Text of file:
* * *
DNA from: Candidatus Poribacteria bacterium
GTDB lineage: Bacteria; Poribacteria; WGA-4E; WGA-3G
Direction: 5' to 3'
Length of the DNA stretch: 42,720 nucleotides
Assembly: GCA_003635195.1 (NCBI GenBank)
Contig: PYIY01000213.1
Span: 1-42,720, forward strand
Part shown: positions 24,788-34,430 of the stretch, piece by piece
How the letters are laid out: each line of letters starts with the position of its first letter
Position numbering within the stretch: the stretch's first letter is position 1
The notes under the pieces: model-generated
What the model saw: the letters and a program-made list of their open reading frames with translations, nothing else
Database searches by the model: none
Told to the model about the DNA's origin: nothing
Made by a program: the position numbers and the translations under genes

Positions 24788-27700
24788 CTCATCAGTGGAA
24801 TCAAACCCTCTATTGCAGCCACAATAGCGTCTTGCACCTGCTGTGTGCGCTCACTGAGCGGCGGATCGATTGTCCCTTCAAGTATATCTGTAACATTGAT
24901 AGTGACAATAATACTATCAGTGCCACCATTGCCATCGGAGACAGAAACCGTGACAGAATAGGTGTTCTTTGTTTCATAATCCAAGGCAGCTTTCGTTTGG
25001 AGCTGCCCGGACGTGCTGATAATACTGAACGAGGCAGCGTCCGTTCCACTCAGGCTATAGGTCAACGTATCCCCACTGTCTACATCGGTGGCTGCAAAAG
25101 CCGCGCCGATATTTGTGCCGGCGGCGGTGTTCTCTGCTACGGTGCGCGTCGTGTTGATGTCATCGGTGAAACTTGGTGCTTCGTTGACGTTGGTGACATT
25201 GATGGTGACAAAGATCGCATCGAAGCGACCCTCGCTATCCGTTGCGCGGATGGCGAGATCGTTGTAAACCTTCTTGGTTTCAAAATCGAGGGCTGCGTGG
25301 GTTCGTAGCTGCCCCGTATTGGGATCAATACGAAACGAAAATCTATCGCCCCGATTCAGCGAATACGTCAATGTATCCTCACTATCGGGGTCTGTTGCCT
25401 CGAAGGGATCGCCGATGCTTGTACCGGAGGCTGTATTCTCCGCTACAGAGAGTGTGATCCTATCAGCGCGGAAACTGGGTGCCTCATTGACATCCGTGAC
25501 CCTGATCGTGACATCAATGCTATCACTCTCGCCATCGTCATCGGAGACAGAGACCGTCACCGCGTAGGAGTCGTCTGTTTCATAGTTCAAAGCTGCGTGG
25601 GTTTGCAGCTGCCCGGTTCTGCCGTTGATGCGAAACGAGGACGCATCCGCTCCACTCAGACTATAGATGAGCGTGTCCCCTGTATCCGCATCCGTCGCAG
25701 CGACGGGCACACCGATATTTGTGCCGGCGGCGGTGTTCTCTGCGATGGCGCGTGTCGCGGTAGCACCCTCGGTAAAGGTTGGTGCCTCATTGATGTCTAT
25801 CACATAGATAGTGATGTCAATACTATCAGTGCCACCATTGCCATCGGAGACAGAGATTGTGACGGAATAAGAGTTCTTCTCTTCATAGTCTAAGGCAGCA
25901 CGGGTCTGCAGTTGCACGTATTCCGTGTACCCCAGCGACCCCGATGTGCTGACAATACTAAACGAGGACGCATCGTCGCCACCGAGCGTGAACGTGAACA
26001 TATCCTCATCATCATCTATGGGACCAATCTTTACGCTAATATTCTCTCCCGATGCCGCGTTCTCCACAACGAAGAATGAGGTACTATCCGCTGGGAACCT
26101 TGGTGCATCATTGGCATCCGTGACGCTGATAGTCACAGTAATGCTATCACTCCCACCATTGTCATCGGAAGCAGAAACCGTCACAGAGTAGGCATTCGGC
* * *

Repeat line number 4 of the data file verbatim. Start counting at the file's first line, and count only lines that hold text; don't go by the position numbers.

Length of the DNA stretch: 42,720 nucleotides